On our way back from the Odaiba new waterfront in Tokyo via the Yurikamome automated (no drivers!) elevated train we stopped at Takeshiba station with the goal of finding a stone monument that commemorates the visit of Captain Mercator Cooper to Tokyo Bay on the Manhattan in 1845. The monument erected by Tokyo Rotary Club is near the entrance to an open circular public square in which a tall mast stands in the middle and the monument is near some trees along the side where a bench is also placed for resting. I learned about the monument not too long after it was installed from a former neighbor in the USA who was a descendent of Captain Mercator Cooper.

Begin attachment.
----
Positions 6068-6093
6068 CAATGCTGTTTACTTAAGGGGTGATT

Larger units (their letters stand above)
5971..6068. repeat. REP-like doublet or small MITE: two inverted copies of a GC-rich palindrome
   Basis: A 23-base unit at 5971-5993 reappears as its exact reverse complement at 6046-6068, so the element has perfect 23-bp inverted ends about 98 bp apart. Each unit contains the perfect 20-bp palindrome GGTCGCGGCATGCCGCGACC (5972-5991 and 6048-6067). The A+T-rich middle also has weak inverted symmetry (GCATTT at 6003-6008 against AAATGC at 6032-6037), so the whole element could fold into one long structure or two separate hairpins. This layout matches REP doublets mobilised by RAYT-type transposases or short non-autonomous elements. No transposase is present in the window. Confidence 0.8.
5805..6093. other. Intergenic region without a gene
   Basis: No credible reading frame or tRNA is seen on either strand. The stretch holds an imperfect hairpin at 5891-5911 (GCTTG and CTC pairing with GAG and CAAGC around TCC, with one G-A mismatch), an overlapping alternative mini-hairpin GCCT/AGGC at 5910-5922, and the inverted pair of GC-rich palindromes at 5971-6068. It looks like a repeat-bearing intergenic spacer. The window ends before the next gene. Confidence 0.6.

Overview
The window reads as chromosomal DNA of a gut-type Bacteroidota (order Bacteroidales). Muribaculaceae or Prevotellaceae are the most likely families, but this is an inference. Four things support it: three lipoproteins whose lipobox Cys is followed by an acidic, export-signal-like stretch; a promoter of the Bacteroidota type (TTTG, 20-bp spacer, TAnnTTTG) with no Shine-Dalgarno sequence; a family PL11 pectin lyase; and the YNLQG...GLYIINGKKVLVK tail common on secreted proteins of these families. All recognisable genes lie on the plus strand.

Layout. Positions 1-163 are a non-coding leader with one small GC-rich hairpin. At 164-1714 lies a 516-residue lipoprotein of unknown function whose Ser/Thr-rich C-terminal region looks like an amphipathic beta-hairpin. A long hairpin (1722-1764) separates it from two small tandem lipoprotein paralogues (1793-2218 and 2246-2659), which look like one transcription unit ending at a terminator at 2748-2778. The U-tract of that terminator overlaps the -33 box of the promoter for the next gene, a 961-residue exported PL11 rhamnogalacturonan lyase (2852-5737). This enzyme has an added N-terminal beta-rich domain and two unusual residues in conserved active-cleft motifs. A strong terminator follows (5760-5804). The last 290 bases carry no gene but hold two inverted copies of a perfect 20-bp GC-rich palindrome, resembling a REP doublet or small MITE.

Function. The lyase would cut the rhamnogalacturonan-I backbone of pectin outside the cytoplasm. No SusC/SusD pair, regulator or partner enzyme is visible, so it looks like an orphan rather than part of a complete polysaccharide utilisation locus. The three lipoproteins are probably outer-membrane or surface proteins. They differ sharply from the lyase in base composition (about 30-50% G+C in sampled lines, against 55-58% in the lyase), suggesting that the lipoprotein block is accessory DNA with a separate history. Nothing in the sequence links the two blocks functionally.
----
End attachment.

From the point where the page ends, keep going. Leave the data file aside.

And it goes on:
The arrival of the Manhattan in April 1845 created quite a scene in Tokyo Bay and some three hundred Japanese boats gathered around it and then with about 15 men in each boat took the ship in tow according to Cooper’s log. The Japanese took great interest in two crewmen, one named Pyrrhus Concer, the only African American on board, and a Shinnecock Native American named Eleazar whose dark skin were perhaps the first the Japanese had seen. When Commodore Perry arrived less than decade later the African Americans again were considered unusual by Japanese and illustrators captured their appearance in wood block prints and illustration including the Black Ship Scroll.See